Businesses have to improve their detection skills, minimize attack vectors and enforce Web-filtering rules to quickly find and remove compromised machines communicating with a botnet.
Businesses can defend
against botnets by improving their detection skills, training employees to
identify infections, and minimizing attack vectors, according to security
Businesses have to improve
their detection skills and not rely on preventive techniques to defend against
botnets, Andrew Jaquith, the CTO of Perimeter E-security, said in a Web
presentation Feb. 24. Businesses can take a number of steps to defend against
botnets, such as proactively analyzing logs to find suspicious activity, but
the most important is to realize the traditional defensive technologies will
fail to prevent an infection, and to plan accordingly, he said.
Previously, there was a sense
that if a user was infected with malware, it was the user's fault for going to
questionable sites, Jaquith said. That is no longer the case as even mainstream
sites can have malicious ads served up by advertising networks. Furthermore,
increasingly sophisticated phishing and social-engineering tactics make it
difficult to differentiate malicious scams from legitimate messages, he said.
Infections are quick and
stealthy, said Richard Westmoreland, lead security analyst at Perimeter
E-security. In a recent incident with a banking customer, it took less than 8
seconds for a computer to be compromised, he said. In that incident, the
Mebroot Trojan infected the computer, based on the Neosploit kit, which opened
backdoors in the system that allowed it to communicate with the Torpig botnet,
Westmoreland said. The user was unaware of the infection and continued to
access a number of financial sites and other sensitive information, he said.
Traditional defenses, such
as firewalls and intrusion prevention/detection systems, aren't effective
against the botnet threat because it can't scan or analyze Web traffic, Jaquith
said. Firewalls may be able to keep out some malware, but are entirely
ineffective once a system on the network is compromised because it doesn't scan
or filter outbound traffic, allowing the infected system to communicate with
the remote command control server, he said.
such as desktop anti-virus and intrusion prevention/detection systems can't
stop zero-day attacks, or examine encrypted traffic, he said. Malware authors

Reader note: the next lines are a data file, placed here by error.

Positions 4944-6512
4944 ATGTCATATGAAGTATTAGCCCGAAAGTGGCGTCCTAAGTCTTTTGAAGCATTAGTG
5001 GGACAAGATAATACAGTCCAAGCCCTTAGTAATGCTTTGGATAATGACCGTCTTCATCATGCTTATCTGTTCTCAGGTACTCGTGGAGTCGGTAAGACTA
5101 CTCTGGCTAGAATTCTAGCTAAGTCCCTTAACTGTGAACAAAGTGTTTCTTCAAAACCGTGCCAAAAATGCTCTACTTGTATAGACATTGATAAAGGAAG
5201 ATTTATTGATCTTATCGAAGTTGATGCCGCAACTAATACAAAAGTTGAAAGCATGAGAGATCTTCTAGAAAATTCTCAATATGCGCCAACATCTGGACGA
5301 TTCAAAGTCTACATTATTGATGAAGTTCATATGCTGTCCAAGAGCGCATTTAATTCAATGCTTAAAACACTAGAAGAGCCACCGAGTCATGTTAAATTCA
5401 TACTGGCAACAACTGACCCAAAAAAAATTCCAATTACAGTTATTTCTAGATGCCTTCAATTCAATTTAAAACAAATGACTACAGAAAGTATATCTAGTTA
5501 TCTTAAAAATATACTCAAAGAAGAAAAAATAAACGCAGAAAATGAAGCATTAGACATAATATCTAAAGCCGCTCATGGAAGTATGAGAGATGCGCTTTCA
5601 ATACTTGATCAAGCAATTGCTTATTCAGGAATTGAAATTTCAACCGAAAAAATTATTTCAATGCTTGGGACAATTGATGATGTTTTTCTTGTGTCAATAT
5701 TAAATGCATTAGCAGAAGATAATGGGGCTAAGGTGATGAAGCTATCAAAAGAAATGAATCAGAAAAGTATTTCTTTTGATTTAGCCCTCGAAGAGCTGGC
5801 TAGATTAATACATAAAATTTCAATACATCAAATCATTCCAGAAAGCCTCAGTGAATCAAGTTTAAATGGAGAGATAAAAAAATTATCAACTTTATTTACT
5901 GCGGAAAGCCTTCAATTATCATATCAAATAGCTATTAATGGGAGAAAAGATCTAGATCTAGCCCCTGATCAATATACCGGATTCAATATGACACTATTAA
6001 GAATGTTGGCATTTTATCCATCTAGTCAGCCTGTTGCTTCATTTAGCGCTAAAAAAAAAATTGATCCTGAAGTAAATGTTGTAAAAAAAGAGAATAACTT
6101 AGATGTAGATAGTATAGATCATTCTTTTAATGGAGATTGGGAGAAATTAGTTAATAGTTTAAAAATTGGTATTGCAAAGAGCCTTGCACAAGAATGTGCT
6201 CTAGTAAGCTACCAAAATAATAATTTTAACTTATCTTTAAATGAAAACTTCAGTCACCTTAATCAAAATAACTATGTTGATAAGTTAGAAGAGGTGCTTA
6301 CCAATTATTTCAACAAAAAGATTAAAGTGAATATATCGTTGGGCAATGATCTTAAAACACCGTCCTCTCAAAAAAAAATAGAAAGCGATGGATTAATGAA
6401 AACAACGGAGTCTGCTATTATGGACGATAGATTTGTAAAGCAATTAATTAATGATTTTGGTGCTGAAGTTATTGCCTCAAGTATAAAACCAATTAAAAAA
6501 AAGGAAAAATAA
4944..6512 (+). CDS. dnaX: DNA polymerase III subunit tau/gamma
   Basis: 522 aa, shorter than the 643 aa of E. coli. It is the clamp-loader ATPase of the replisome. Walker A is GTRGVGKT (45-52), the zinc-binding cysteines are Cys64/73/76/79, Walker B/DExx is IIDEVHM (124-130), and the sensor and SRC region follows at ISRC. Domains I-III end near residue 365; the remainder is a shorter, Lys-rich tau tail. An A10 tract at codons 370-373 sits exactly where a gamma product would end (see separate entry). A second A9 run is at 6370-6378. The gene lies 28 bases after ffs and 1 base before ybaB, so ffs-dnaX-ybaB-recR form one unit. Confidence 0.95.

also test their kits and malware with several anti-virus programs to ensure
they avoid detection.
Businesses should try to
filter Web traffic to as many unknown URLs as possible, said Jaquith. If the
user is trying to access a URL that is not recognized by the network
security product as falling into a specific category, such as entertainment,
news or finance, then businesses "are better off" blocking it, he said.
"About 90 percent of the
traffic goes to the same 100 sites," he said. Anything else should be dealt
with on a case-by-case basis, he said.
IT teams should minimize
attack vectors, such as keeping browsers updated and removing unnecessary
plugins, he said.
Most importantly, senior
executives should be held to the same level of security, even if it means
having a separate team to ensure the executives are complying, Jaquith said.
The security breaches don't just apply to regular employees, and executives
actually "need to be safer than most," he said.
Anonymous recently managed
to hack into federal security provider HBGary's systems because the CEO and COO
had weak passwords, according to Ars Technica.
There are three major types
of botnets: spam, attack and financial, according to Jaquith. Spam botnets are
responsible for the majority of the world's spam, he said. There are several
major spam botnets, including Rustock, Xarvester and Lethic. Symantec's
MessageLabs has noted that in the past the Rustock
accounted for as much as 47.5 percent of all spam. Joe Stewart,
director of malware research for Dell SecureWorks, called Rustock the most
prolific botnet at the recent RSA
Financial botnets are
customized to steal bank account and credit card information, Jaquith said.
Sold as kits, the botnets in this category include Zeus, SpyEye and Torpig,
according to Jaquith. He also noted SpyZeus, the new botnet that resulted from
the merger of Zeus and Spy and the Zitmo, the botnet targeting mobile devices.
The FBI has estimated a Zeus gang stole more than $70 million in 2010.
The attack botnets are often
used in distributed-denial-of-service campaigns, said Jaquith.
There are a number of
vendors with products that claim to scan for and detect botnet activity,
and HBGary's Razor appliances. Perimeter E-Security offers information
security on its security as a service platform.